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I am using the function svm from the package e1071 in R to generate a support vector machine model. I have a very large data set, and for the moment, while in an exploratory mode, want to simply read in small slices of the data that can be modeled on my single machine.

After obtaining the model results, I would like to read in more data and generate another SVM model, etc. until all of the data is modeled, which will generate about 50 different models. I would then like to merge all of these models / results together in some fashion in order to get a grand model which would approximate what I would achieve if I could fit all the data in at once.

I know there are multiple ways to do this, theoretically. But, sticking with SVM modeling, what are my options in R? (I want to stick with the e1071 package because it has some things about it that are not in the others that I saw.)

If it matters, my data is not genomic, and it is highly weighted (meaning that I am modeling T/F, and usually find an F, but the feature set data is not sparse).

Below is a "pseudocode" snapshot of what I'm proposing / hoping, in case that helps clear things up:

require(e1071)
modelSet = NULL
for (i in c(1:50) ) { ## imagine there are 50 files
  dF <- read.csv(paste("file",i,"csv", sep=".") )
  modelSet[[i]] <- svm(myOutput ~ ., data= dF, probability= TRUE)
}
## Now I would like to find a way to merge all 50 of the "modelSet" models together
## to make 1 composite model derived from all 50 data files.



Thanks!
Mike

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    $\begingroup$ what about using stochastic gradient descent to estimate your svm instead? how large is your feature set $\endgroup$ – seanv507 Jul 31 '13 at 23:38
  • $\begingroup$ EnsembleSVM may be of interest to you. It is made for exactly such situations. Unfortunately there is no R interface yet. esat.kuleuven.be/sista/ensemblesvm $\endgroup$ – Marc Claesen Aug 1 '13 at 13:45
  • $\begingroup$ Hi Sean, Marc. Thanks for the advice! Regarding feature set, it is about 85 features, but realistically about 20 that I care about. Each feature could have 1000+ levels, though. Marc, I will look through EnsembleSVM. Might be nice later down the road, but for now, I wanna stick with R to speed up development. Thanks! $\endgroup$ – Mike Williamson Aug 1 '13 at 21:56
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First, make sure you shuffle your data before you separate it in to the 50 partitions. If the original data is at all ordered, this can make a huge difference in the performance of your final model. Also, make sure your 50 partitions are stratified, meaning they have roughly the same number of exemplars per class as the overall data set. Then go ahead and train your 50 models (how you handle the hyperparameter selection is a bigger problem). When you want to make a prediction, do one of the following, all variations on boosting:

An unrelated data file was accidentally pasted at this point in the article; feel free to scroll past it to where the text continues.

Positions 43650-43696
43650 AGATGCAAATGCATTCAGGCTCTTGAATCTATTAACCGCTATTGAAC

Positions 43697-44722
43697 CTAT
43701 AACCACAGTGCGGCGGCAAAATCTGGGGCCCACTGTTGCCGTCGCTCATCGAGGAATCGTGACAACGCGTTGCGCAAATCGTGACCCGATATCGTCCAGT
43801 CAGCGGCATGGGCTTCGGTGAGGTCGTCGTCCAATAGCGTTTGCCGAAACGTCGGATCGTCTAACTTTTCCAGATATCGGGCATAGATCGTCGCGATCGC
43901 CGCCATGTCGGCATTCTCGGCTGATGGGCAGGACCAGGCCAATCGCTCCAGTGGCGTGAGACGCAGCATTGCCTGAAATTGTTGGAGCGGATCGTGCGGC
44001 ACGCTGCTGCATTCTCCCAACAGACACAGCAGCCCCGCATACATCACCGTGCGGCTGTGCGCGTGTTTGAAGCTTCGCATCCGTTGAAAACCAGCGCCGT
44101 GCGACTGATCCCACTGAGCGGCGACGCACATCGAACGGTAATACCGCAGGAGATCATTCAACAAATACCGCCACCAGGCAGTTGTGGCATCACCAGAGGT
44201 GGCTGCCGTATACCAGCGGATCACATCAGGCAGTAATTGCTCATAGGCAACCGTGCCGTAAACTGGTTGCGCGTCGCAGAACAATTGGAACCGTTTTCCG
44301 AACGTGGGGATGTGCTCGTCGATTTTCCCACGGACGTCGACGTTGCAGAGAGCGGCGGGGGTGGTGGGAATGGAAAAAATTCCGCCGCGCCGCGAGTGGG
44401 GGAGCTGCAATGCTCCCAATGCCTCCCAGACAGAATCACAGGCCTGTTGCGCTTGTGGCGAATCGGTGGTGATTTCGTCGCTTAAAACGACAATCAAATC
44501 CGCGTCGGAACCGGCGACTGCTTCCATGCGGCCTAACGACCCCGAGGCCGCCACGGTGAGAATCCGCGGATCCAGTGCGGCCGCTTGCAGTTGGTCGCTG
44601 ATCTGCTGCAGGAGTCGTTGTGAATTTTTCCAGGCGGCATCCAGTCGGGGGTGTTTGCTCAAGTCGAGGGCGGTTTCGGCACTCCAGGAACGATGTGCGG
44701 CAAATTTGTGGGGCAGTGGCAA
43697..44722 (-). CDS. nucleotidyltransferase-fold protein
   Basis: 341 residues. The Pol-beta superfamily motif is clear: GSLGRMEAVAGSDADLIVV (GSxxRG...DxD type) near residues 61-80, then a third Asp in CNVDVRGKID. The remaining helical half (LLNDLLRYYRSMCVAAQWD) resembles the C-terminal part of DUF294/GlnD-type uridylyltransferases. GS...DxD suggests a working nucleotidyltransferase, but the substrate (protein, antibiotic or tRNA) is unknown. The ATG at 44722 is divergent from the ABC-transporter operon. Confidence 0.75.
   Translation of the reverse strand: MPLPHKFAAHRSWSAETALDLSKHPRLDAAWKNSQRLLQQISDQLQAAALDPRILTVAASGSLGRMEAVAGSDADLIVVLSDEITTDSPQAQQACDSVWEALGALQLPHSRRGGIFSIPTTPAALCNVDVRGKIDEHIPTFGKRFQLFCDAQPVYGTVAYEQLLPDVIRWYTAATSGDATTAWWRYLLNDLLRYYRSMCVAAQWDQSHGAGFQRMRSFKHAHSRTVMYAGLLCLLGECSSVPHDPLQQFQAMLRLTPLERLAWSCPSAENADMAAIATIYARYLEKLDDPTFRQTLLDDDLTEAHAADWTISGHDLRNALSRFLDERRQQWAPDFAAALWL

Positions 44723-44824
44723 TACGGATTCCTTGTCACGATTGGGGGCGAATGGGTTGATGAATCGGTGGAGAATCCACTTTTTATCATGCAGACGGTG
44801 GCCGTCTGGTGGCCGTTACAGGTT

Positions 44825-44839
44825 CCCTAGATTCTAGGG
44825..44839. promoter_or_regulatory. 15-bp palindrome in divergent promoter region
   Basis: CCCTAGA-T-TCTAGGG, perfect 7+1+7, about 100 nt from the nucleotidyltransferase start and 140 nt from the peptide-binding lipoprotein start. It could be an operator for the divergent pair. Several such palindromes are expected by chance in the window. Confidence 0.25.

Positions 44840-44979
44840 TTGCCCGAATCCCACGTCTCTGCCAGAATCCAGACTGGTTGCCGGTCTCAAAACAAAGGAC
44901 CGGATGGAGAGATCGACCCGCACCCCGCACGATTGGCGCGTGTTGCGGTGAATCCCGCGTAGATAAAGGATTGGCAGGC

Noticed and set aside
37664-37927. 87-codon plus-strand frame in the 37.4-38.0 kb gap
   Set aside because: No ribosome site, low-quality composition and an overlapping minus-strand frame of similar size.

1) Hard-decision boosting: Evaluate all 50 models and treat the output of each model as a vote. Whichever class gets the most votes wins. The problem with this approach is that each model gets an equal vote, regardless of the confidence of its prediction.

2) Soft-decision boosting: Evaluate all 50 models with the parameter decision.values = TRUE. This tells e1071 to return the decision value in addition to the class label. Average the decision values returned by each of the 50 models and make a prediction based on the average. The problem with this approach is that the decision values will not necessarily be scaled equally across all models. In other words, a decision value of 1.618 will not necessarily mean the same thing across all 50 models.

3) Soft-decision boosting with logistic meta-model: Train and evaluate the models with the parameter probability = TRUE. This will fit a logistic regression on top of the SVM model that scales the output to be in the range [0, 1]. This is sort of a kludge but it may help with the scaling problem of option 2.

A final word of caution - you say there are only 20 features you care about but each feature can have 1000+ levels. By your use of the word "levels", I assume these features are discrete. Are they ordinal or categorical? In other words, is there an order to the levels? Is level 1 closer to level 2 than level 3? If so, you're probably good to go. If not, you might want to consider re-coding the categorical using one-hot encoding.

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I would offer you to combine predictions, not models. E.g., after you have 50 models, you can apply all of them on the testing data. Then you will get 50 prediction sets. And all this prediction sets you could use as an input to train another classifier/model (could be SVM as well).

This is described in more details in the "Practical Machine Learning" course on Coursera from Johns Hopkins University: https://www.coursera.org/course/predmachlearn.

There is a "combining predictors" video, and slideset for it is available, for example, here: https://rpubs.com/pr9115/JLeek_025_CombiningPredictors

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My solution is, If it is acceptable, better to compose all the observations into a single data set and go for stratified sampling, which might not be possible when data is separately in different files. Then build SVM on it.

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